Typically, when people hear the phrase “driving under the influence” or “drugged driving” it’s associated with driving under the influence of alcohol.
However, driving under the influence can occur anytime someone uses a substance that may impair their ability to drive, including prescription and nonprescription (also called over-the-counter or OTC) medicines, herbal remedies, illegal/street drugs, and recreational drugs including alcohol and cannabis products.
“Many everyday substances have effects that can make driving or operating certain machinery extremely dangerous,” Diane Calello, executive and medical director of the New Jersey Poison Control Center, said.
“It’s widely known that alcohol use affects a person’s ability to drive, however, it’s not the only legal substance known to result in intoxicated/impaired driving. Other legal substances include prescription and nonprescription medicines, medicinal and recreational THC/marijuana products and CBD products.”
Many medicines and products contain ingredients that cause dangerous side effects like sleepiness, loss of focus or attention, blurred vision, fainting, and decreased coordination.
The following prescription and nonprescription medicines are known to affect your ability to drive safely:
- Anti-seizure medicines
- Muscle relaxants
- Anti-diarrhea medicines
- Anxiety drugs
- Pain medicines
- Allergy products
- Antipsychotic medicines
- Cough and cold products
- Antipsychotic drugs
- Diet pills
- Motion sickness medicines
“Other factors can greatly increase the side effects of medicines and interfere with driving,” Calello said.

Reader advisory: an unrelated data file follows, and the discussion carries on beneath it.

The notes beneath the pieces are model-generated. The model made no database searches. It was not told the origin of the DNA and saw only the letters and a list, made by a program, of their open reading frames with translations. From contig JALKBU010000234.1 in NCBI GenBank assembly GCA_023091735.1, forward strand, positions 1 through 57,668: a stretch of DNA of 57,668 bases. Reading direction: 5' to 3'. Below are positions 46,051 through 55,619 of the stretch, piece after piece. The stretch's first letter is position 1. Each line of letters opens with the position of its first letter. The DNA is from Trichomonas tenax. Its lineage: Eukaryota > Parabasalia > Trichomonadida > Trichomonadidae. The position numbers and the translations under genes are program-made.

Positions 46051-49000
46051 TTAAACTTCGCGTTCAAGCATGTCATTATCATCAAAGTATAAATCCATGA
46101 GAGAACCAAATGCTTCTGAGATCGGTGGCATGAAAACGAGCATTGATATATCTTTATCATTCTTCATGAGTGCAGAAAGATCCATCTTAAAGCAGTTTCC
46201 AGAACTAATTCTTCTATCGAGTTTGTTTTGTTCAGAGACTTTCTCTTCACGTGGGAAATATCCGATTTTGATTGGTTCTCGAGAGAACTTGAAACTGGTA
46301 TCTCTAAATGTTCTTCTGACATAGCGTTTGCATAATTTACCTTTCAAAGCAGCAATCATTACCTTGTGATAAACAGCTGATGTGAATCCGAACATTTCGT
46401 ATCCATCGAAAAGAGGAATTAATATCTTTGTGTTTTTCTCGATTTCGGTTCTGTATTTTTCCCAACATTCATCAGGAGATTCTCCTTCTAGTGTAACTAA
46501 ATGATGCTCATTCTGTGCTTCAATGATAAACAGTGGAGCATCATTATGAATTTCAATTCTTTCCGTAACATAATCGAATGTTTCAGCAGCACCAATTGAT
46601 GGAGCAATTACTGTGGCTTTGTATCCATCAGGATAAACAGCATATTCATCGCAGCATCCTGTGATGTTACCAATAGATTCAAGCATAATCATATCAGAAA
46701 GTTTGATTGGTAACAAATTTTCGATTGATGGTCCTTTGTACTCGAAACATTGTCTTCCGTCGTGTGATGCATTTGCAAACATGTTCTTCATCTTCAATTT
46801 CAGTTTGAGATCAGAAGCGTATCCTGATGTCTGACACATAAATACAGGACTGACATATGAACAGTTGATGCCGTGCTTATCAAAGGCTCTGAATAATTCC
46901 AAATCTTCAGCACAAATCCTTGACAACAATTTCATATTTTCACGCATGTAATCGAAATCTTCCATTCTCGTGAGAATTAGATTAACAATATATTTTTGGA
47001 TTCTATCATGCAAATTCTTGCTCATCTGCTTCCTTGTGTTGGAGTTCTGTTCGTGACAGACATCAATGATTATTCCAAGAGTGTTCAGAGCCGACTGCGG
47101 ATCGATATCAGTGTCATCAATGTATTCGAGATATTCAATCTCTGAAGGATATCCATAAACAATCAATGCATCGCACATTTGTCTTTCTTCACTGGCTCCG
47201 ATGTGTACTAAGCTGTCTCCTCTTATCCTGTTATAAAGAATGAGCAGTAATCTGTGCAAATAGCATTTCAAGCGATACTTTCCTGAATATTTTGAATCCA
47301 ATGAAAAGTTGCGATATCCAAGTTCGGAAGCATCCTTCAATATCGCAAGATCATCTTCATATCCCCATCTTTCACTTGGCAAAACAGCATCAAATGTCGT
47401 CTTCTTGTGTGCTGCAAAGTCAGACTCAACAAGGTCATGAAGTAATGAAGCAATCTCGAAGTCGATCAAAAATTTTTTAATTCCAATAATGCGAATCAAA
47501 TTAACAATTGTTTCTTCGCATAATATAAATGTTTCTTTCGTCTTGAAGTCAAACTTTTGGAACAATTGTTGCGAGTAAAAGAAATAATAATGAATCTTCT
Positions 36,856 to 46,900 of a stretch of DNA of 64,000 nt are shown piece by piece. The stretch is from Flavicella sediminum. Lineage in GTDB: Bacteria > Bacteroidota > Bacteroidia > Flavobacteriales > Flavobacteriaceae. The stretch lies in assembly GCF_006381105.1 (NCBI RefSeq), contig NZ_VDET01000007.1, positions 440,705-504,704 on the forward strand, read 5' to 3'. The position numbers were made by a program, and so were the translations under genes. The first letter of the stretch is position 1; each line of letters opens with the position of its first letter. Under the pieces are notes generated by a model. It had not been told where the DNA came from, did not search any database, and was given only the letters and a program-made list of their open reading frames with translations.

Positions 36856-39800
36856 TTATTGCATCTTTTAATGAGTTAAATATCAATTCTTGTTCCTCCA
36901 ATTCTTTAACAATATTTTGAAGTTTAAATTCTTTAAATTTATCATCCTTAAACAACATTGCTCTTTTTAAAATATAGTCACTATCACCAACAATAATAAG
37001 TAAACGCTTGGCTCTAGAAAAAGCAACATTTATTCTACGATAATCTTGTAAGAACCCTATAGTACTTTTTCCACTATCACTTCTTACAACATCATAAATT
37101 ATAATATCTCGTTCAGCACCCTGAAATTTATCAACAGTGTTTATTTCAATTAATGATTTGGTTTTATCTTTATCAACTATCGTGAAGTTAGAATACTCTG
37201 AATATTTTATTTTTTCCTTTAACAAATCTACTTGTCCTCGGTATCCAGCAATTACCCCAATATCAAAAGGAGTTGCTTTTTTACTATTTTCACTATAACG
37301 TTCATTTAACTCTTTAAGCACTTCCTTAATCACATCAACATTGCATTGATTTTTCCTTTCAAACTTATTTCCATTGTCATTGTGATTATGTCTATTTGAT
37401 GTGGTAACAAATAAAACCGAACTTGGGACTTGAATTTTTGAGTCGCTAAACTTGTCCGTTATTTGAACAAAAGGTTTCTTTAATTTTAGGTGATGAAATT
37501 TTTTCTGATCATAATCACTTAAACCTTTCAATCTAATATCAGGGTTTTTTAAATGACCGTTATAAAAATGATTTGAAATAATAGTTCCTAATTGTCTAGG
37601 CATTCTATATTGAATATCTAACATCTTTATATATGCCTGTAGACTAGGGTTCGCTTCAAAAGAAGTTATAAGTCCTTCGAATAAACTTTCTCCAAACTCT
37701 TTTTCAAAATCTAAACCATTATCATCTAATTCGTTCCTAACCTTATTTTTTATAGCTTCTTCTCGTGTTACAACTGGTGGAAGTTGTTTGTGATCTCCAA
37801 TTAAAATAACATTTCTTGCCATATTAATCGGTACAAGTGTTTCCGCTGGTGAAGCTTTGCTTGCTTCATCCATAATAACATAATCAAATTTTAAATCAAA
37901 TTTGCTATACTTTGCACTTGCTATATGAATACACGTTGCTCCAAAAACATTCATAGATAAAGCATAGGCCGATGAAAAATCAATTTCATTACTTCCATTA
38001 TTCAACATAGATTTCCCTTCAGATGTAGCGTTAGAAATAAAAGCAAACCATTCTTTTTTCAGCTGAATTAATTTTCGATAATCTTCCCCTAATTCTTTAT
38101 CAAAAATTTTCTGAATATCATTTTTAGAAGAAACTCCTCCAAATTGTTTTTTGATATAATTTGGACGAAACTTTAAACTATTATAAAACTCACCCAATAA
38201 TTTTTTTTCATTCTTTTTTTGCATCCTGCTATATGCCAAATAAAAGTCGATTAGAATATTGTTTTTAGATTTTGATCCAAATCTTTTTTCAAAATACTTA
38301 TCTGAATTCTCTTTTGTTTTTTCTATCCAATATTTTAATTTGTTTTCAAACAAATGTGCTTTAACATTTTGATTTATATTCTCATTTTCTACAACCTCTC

“Mixing medicines or products together can cause effects to intensify, which may lead to serious and even deadly drug interactions. Depending on the medicine and the dosing instructions, effects may be felt within a short amount of time and last for several hours to the next day.”
The message about drugged driving is clear — it’s dangerous for you, your passengers, and others on the road.
Law enforcement considers driving while under the influence of legal and illegal substances as dangerous and unsafe as driving under the influence of alcohol. The legal consequences are the same.
“It is important to follow safety and traffic laws, and to understand how the substances you take can interfere with your ability to drive safely,” Calello said.
“If you’re uncertain about whether a substance may impair your judgment or ability to drive, contact your doctor, local pharmacist, or the medical staff at your local poison control center to discuss known side effects. Poison control centers are a great resource for questions, emergencies, and information.”
New Jersey residents with poison-related questions or emergencies can contact the NJ Poison Control Center in the following ways: Call the Poison Help Hotline at 1-800-222-1222; Text 973-339-0702; Chat via the Poison Center’s website.
Do not wait until symptoms occur or spend time looking for medical information online. Contact your local poison control center for help 24/7.
If someone is unconscious, not breathing, hard to wake up, or having a seizure, immediately call 9-1-1.